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Thursday, November 13, 2008

Today's Leadership Challenge

Let me first say the obvious, a lot of things have changed in the way people behave over the past few years. Acquisition of knowledge have never been so much cheaper and easier. Managers even those with MA degrees, cannot claim that they are more knowledgeable than their subordinates. Someone opined to me that the use of the term subordinate does not aptly describe the manager's staff anymore and so does the term superior to describe the boss, well because they're not necessarily superior. Another change, lifetime employment is practically no more. Attrition rates are higher and are expected to go higher as people's desire (and in some cases capabilities) for higher responsibilities outpace the opportunities that open up in their current organization. More knowledgeable workers are now more particular about the people they report to. Some of the candidates I interviewed reported that they left or want to leave their current employer because they think they don't need to endure their bosses. Those who don't realize that now, either as a staff or as boss eventually will. The Internet created massive fora for people to talk about their employers in ways that can build or damage companies' reputation. If you want proof of this, check this link. If you clicked it, that is just a sampling of what people say about the company they worked for. In many other fora, people are hanging huge warning signs that practically say don't work for this employer.
Attracting and retaining talents is now even more challenging and if you as a leader don't play your cards right, your company will serve as a poaching ground for your remaining talents and a compost pit for non talents. That definitely is not the best place to be in this highly challenging competitive world of work.

What to do? Among other things, the way leaders lead play a vital part in the way corporate climate is built, hence morale and hence performance and talent retention. So, how should leaders lead now? My recommendation is for managers to learn the ways of King Arthur to his knights of the round table. Remember first among equals? It's funny how we have to go back in time to respond to today's leadership challenge. You see, King Arthur's style was ahead of his time. It was a novelty then and the funnier thing is that many still think it's a novelty now, no, a fairy tale.

Let me get a little bit less metaphorical here. These are the leadership behaviors that I believe that today's leaders and managers need to manifest:

TALENT MANAGEMENT- Yes, from hiring the right talents, developing their capabilities to perform, rewarding good performance and yes, up to firing non performers, because believe you me, many managers still don't know how.

HOW NOT TO BE A JERK - 'The boss from hell" style had its time but is now so grossly outdated, it's ancient! Many of the people we work with as leaders and managers are most likely on their way to the top. Some will even overtake us and then take over. It's not a sad reality it's the hope for the future. One of our important job now is to facilitate their journey from where they are to where they ought to be considering their talents, their capabilities. Only mediocre people will allow their mediocre boss to prevent them from growing. If that is the case, maybe they deserve each other. Today's leaders should act more like coaches preparing their team for the next big fight. (What can I say, I love metaphors!)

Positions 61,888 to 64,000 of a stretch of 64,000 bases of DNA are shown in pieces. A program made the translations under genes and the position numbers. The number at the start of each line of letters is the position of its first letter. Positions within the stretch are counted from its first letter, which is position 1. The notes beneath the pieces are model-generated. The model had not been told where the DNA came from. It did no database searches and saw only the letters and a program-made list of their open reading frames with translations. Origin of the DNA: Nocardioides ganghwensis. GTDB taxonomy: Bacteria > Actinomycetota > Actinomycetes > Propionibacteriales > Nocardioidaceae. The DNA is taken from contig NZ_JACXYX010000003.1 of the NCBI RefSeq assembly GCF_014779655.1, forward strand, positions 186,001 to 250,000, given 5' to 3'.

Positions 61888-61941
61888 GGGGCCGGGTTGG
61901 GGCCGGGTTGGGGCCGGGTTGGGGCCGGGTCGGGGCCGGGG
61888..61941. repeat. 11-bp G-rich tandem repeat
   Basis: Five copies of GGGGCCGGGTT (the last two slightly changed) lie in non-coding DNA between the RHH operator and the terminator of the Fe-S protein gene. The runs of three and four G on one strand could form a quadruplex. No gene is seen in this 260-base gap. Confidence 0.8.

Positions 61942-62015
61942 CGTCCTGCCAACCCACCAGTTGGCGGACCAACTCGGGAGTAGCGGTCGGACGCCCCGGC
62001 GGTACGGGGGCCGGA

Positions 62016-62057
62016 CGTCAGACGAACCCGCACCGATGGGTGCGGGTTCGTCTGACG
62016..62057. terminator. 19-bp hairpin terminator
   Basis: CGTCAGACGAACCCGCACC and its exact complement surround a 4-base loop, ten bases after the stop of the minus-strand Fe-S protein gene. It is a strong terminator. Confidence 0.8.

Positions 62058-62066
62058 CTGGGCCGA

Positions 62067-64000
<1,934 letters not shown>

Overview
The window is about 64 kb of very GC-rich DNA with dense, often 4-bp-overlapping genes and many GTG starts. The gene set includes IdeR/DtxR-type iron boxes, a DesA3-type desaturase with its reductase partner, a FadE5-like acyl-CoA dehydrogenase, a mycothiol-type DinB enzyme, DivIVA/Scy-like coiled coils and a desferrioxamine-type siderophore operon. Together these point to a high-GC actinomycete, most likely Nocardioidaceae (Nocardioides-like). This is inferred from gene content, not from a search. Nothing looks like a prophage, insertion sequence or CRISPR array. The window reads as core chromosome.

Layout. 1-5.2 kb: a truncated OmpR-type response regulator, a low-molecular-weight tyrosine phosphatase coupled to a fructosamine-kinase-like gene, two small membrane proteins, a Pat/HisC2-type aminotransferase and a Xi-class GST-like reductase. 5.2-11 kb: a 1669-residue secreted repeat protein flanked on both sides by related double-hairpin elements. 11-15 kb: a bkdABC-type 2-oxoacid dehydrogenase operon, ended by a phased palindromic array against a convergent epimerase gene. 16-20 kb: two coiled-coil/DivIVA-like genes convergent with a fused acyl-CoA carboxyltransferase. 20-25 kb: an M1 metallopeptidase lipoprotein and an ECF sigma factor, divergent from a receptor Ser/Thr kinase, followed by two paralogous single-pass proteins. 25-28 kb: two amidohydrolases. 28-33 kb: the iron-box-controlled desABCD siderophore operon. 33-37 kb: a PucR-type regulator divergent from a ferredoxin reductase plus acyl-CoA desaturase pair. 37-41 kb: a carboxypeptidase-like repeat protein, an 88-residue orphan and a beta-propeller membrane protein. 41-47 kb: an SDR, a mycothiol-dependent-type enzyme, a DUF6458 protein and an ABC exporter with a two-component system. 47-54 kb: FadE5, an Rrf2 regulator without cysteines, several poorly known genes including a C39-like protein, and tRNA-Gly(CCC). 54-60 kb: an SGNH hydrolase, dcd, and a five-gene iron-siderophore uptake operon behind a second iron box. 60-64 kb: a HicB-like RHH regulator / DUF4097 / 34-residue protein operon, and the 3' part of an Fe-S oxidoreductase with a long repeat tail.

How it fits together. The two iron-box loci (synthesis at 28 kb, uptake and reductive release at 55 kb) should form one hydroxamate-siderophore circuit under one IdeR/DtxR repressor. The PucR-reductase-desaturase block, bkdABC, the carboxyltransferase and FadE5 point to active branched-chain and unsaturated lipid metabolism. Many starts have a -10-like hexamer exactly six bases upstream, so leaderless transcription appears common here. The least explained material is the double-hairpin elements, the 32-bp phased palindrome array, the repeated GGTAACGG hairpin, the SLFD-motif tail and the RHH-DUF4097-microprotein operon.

BE OPEN TO OTHERS - Today's managers should now see their team as a rich source of information and creative ideas. There is no better manifestation of trust, respect and appreciation of our team members than to listen and consider their ideas, experiences and feelings. If you are a manager and you think that trust, respect and appreciation are mushy stuffs that won't help you make the numbers, you are gravely mistaken.

Today's leaders should have better personal relationship with their team members and yet not allow this relationship hamper them from addressing performance issues and taking out mediocrity.

Hitting targets fall in the realm of management, today's great leaders are all about achieving full potential. Leaders are once again team coaches who constantly assess the situation and adjust team strategies based on what she knows is the team's capability to play in that particular event. I mean why force a strategy that will expose your team's weakness when you can capitalize on their strengths?

Lastly, The ability to execute.. Six Sigma and Management Gurus Larry Bossidy and Ram Charan wrote a book entitled "Execution, the discipline of getting things done". Do yourself and your team a favor by reading that book actually do something about the way you lead. Since we are in the topics of reading books. I also recommend Marcus Buckingham's Series that start with "First, break all the rules", also Patrick Lencioni's books. I don't get any commission from any of these guys, mind you. I personally believe that in order for us to succeed as today's leader's we better start listening to what they have to say.

3 comments:

  1. I do agree that bosses have a huge impact on morale, but I think the concept of morale and how bosses impact it is much more complex than how one is treated. Not, that being treated poorly is ever excusable. Morale has more to do with individual and group alignment with organization mission - well, my two cents, anyway.

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  3. @Lieutenant Raymond E. Foster, LAPD (ret.), MPA

    I completely agree with you. Morale is affected by people's alignment with the organization's mission. Getting alignment is one leadership challenge that that I was not able to emphasize enough in this post. Thanks for contributing.

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